If I could use only one marinade for the rest of my life, it would be this one. Redolent with garlic, piquant with fresh lemon juice, and fragrant with extra virgin olive oil, it instantly transports you to the Mediterranean. I can’t think of a single food that doesn’t taste better bathed in it. You can use it as both a marinade and a basting sauce. If marinating poultry, meat, or seafood, simply set a portion aside for basting.
Yield: Makes 1 cup
¼ cup fresh lemon juice
½ teaspoon hot pepper flakes
½ teaspoon cracked black pepper
½ teaspoon coarse salt (kosher or sea), or to taste
4 strips of lemon zest
3 cloves garlic, crushed with the side of a cleaver or minced
¼ cup coarsely chopped fresh parsley
¼ cup coarsely chopped fresh basil, cilantro, dill, oregano, or a mix of all four
½ cup extra virgin olive oil
Combine the lemon juice, hot pepper flakes, cracked pepper, and salt in a nonreactive (glass, ceramic, or stainless steel) bowl and whisk until the salt crystals are dissolved. Add the lemon zest, garlic, parsley, and basil. Stir or whisk in the olive oil. The virtue of this marinade is its freshness: Use it within 1 to 2 hours of making. Stir again before using.
This marinade goes great with everything, and I mean everything: poultry, seafood, veal, pork, lamb, and vegetables. The larger the piece of meat, the longer you should marinate it (see below).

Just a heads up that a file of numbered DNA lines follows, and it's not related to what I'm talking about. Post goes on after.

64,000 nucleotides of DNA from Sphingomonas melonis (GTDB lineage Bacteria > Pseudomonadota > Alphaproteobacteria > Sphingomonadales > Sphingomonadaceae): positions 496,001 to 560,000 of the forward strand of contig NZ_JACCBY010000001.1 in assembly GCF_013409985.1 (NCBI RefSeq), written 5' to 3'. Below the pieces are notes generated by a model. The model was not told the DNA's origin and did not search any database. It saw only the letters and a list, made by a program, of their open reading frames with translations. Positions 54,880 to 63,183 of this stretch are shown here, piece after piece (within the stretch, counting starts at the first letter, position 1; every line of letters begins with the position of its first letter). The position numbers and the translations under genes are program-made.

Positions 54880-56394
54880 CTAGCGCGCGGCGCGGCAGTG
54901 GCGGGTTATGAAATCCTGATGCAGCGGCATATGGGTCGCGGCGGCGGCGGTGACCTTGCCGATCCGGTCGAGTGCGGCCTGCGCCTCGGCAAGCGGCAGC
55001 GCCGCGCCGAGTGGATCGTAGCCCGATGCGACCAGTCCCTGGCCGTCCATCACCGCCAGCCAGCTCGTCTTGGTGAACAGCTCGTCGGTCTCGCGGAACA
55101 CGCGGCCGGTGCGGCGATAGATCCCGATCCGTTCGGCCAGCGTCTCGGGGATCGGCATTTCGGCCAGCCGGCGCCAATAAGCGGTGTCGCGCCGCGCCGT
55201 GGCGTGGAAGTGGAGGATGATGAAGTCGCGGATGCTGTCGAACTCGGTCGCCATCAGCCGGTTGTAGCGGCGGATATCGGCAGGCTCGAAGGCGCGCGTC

How long sould you marinate chop or fish fillet before putting It on the grill It’s an easy question with a complicated answer, because the marinating time depends on the strength of the marinade, the particular food to be marinated, and the size and cut of the meat. For example, shrimp and chicken breasts obviously require less marinating than a whole chicken or whole fish; a light herb marinade takes longer to work than a strong marinade fiery with Scotch bonnet chilles and spices.
The following will provide a rough guideline to marinating times. When In doubt, see the instructions In a particular recipe. Note: You can speed up the marinating time by making deep siashes in the sides of whole fish or chicken pieces.
Very large pieces of meat, Such as brisket, prime rib, pork shouider, leg of lamb, turkey, and capon: 12 to 24 hours.
Large pieces of meat, such as beef and pork tenderioins, pork loins, rack and butterflied leg of lamb, and whole chickens; large whole fish: 6 to 12 hours.
Medlum-size pieces of meat, such as porterhouse steaks, double-cut pork chops, and chicken halves or quarters; small whole fish: 3 to 8 hours.
Medium-to-small pieces of meat, such as steaks, pork and lamb chops, and bone-in chicken breasts or legs; fish steaks, tofu, portobello mushrooms and other vegetables: 1 to 3 hours.
Small pieces of meat, such as boneless chicken breasts; fish fillets and shrimp: 16 minutes to 2 hours.